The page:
Hospital Closure Bill

Health Commissioner Tom Farley said this bill would force hospital owners to make their intention to close more explicit.

“While this enforcement mechanism has its limits, the safeguard will definitely make it more difficult for irresponsible owners to just walk away from a hospital,” Farley said.

He echoed Gym’s assertion that local authorities are better suited to oversee the hospitals in their region than state regulators are, especially when it comes to a transfer of patients and their medical records to other local health care providers.

By Nina Feldman

Hahnemann Closure Effects

As to whether Hahnemann’s closure means patients are going without care, Philadelphia Health Commissioner Thomas Farley issued this statement Thursday:

“While the Philadelphia Department of Health does not have a systematic method for monitoring the receipt of medical care by former Hahnemann patients, informal reports suggest that these patients are receiving care at other area hospitals and clinics without major disruptions in care. Many of the former Hahnemann and Drexel medical staff are now working for these other hospitals and, in some cases, seeing the same patients in the new facilities.”

By Harold Brubaker

Hahnemann Closure Effect on Other Hospitals

Philadelphia Health Commissioner Thomas Farley and city leaders are meeting regularly with the hospitals affected by Hahnemann’s closure, said James Garrow, a spokesperson for the city Health Department.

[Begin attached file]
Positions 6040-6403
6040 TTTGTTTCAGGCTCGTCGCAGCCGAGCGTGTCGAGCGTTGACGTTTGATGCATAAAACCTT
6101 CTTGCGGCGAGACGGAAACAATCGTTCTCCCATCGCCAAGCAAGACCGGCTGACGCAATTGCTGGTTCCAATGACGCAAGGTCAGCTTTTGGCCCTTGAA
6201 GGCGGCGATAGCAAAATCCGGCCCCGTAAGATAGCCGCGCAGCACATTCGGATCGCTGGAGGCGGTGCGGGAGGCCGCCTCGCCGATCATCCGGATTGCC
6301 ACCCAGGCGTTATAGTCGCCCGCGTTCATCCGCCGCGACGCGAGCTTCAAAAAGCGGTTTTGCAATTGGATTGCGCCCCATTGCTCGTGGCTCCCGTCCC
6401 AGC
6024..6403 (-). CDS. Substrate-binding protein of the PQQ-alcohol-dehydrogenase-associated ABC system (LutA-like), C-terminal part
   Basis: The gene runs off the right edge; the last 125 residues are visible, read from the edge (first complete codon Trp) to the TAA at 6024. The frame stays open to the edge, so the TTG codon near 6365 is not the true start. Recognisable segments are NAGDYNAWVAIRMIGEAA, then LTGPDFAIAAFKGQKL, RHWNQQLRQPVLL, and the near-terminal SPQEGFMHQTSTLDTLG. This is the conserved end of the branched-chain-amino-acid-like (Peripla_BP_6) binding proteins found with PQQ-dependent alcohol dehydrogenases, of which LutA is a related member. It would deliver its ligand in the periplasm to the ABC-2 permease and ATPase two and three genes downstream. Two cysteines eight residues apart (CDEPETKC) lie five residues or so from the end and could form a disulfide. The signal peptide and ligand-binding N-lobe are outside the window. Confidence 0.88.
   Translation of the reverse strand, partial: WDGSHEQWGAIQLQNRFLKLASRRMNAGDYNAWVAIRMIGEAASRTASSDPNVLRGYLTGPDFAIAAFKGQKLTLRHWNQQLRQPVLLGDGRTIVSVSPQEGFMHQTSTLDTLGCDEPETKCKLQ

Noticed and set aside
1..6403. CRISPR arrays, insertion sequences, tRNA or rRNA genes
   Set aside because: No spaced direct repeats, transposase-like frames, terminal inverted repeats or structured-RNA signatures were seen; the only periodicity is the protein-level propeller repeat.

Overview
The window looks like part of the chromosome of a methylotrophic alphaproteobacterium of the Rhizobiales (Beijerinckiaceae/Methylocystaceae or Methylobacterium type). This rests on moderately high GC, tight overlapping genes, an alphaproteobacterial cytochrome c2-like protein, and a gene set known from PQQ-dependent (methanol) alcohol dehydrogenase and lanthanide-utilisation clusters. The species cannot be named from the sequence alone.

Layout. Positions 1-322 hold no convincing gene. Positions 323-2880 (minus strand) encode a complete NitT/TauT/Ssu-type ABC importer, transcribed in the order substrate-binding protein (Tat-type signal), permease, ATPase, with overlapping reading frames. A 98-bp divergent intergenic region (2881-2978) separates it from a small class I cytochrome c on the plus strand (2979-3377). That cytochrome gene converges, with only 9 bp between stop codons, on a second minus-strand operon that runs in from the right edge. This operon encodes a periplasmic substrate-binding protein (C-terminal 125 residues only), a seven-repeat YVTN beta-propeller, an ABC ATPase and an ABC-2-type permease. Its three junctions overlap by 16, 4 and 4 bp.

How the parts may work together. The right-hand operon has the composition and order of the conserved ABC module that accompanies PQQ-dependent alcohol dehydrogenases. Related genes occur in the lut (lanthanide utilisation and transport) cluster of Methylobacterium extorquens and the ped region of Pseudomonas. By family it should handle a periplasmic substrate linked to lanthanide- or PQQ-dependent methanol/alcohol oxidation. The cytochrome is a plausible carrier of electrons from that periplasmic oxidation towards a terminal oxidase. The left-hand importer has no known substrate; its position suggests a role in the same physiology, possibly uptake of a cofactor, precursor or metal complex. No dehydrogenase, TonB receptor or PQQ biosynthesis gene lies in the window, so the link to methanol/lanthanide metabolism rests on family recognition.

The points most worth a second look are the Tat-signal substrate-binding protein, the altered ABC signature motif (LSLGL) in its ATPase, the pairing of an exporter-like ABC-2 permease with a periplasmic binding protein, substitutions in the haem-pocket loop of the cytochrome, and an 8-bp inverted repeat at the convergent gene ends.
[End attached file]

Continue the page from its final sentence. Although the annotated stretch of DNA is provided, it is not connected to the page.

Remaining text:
“While the city doesn’t have regulatory oversight of any hospital, nor can we compel any hospital to change their practices, we are working with each of the other hospitals together to make sure that every patient who is affected by the Hahnemann closure has a place to get care in the most frictionless way. As in everything, the devil is in the details, but we’re happy that the hospital community in Philadelphia has come together and is working to make sure that everyone is taken care of,” Garrow said in an email.

By Sarah Gantz

Community Health Needs Assessment Report


Eighteen regional hospitals in Bucks, Chester, Montgomery, and Philadelphia counties, supported by the Health Care Improvement Foundation, Philadelphia Association of Community Development Corporations, and the Philadelphia, Chester, and Montgomery County health departments, have published a comprehensive report detailing community health issues that affect their patient populations.[UNIQID]


“With the criteria that the institutions used to do the ratings, you think about what issues are having a big magnitude in terms of impacting a larger number of community members. And then you think about what’s actually on people’s minds, what they are feeling the burden of,” said Raynard Washington, the chief epidemiologist for Philadelphia’s health department.

The opioid crisis, he said, was at the top of both lists.

“It’s virtually impossible not to see it as a major health issue,” he said.

By Aubrey Whelan


The report focuses on communities and their needs, which meant going into neighborhoods and interviewing individuals served by the hospitals. Dr. Raynard Washington with the Philadelphia Department of Public Health says they learned it’s not easy for people to find the resources they need.

“A common theme is additional supports to help people navigate the very complex healthcare and health resource systems that we have,” Washington said.

By Hadas Kuznits

Hahnemann Obstetrics Closure

As for ending obstetric services, the Philadelphia Department of Public Health said in a statement: “The city is aware of the announcement and continues to work with obstetrics departments across the city to ensure that every pregnant mother and newborn infant gets the best care throughout pregnancy, delivery, and afterwards.”

By Sarah Gantz and Marie McCullough